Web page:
Apr 29, 2018
Watch Jerry Seinfeld And Louis C.K. Ride Around In A Tiny Car and A Giant Boat, For Comedy
Do you like cars or boats or Jerry Seinfeld or Louis C.K. or any possible combination of those things? Then have we got a thing for you! For the latest episode (we will NOT use the term “webisode.” You can’t make us.) of his web series, Comedians In Cars Getting Coffee, Seinfeld and his coffee-klatch guest Louis C.K. pile into the improbably named, and improbably tiny, Fiat Jolly, which basically looks like something from Barbie’s Dream House or a souped up golf cart, or both, and then head to Louis’ C.K.’s yacht.
You’d think Seinfeld would have his own enormoyacht to transport Louis around on because the residuals from Seinfeld must be in the gazillions since that thing is never not on somewhere. Also, Louis C.K. has to supply the coffee, which seems lame for the interviewee. We guess that is how billionaires stay billionaires.
Seinfeld is at his funniest during his off-screen narration right at the outset of the piece. He sounds like he’s reading from a book report on the Fiat, and since the car is so absurd on its face, it doesn’t need any wacky Seinfeld whineyells to describe it. Louis C.K. is properly amazed and confused by the 2-cylinder wicker-seated deathmobile as well.
The dialogue between Seinfeld and Louis C.K. is loose and funny. There’s some light reminiscing about Louis opening for Seinfeld years ago and about both of them working with Steven Wright, but it doesn’t feel famous person name-droppy. No one stomps on anyone else’s line. There’s no catchphrases. There’s no one upmanship. Well, except for you feeling one-upped, you lazy poor slob, because you do not have a beautiful yacht in which to travel, nor do you have the super-fancy coffee machine that Louis C.K. has. Louis C.K. remains an everyman for the ages, though, because he drives his own yacht.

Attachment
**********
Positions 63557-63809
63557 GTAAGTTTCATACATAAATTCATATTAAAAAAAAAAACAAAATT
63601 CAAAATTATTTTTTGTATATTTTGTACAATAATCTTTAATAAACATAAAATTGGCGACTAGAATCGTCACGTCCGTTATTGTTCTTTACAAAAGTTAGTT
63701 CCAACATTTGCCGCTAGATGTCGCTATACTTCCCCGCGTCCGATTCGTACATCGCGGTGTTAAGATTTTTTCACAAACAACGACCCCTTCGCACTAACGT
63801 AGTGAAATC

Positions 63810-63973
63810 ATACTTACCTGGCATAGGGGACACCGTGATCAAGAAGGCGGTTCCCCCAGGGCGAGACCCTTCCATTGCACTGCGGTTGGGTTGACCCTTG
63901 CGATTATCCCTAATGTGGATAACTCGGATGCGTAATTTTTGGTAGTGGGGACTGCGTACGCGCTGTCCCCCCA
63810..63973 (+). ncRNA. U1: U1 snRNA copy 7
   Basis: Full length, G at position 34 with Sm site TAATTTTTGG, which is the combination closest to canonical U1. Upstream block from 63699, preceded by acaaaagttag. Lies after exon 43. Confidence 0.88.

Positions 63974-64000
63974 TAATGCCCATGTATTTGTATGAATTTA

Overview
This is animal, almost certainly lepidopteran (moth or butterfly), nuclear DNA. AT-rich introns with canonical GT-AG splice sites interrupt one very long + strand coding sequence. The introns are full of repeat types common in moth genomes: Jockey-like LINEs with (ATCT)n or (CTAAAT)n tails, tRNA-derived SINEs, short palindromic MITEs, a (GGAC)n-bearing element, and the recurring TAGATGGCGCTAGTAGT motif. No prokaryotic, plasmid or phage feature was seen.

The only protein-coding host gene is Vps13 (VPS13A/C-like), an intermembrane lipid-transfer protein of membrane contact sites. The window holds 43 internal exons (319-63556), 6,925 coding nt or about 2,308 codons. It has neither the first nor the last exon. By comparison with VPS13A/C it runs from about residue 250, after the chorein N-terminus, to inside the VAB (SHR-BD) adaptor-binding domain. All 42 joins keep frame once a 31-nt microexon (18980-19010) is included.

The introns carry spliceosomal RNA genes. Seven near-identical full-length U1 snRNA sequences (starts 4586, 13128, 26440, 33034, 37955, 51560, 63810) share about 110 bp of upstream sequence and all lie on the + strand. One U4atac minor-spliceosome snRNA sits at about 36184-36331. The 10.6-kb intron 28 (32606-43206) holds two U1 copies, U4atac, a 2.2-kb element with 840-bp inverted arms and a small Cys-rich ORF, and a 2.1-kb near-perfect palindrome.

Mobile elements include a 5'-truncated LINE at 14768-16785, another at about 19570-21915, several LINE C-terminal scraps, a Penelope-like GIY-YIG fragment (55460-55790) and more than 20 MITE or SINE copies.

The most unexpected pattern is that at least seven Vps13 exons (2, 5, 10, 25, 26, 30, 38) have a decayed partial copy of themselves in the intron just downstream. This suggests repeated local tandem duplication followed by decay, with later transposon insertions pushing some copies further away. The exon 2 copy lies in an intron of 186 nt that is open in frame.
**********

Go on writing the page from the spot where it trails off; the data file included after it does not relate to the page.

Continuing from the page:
The show isn’t laugh out loud funny, and it isn’t meant to be. They’re not workshopping stand-up bits. They’re just chatting. However, they are funnier people than you are and richer people than you are, so they do have stories like Louis C.K.’s tale of getting his yacht stranded at low tide with his children in the boat. You and I would have to sit there dying of both starvation and boredom, but Louis ends up with a police boat bringing him food from Whole Foods while a crowd of people on the shore — who have now figured out who he is — alternately cheer him on and mock him for his incompetence. It’s vintage Louis C.K. self-deprecation.
If you’re expecting to urinate yourself with mirth, this isn’t the series for you, but if you dig on a low-key vibe and like a lower-key Seinfeld rather than a wacky yelling Seinfeld, you’ll probably enjoy this and can then waste your day trolling back through past episodes where Seinfeld talks to Sarah Silverman, Chris Rock, and other comedians, all of whom presumably have better rides than you do.
You can watch the entire 20-minute episode here because that is kind of how web series work.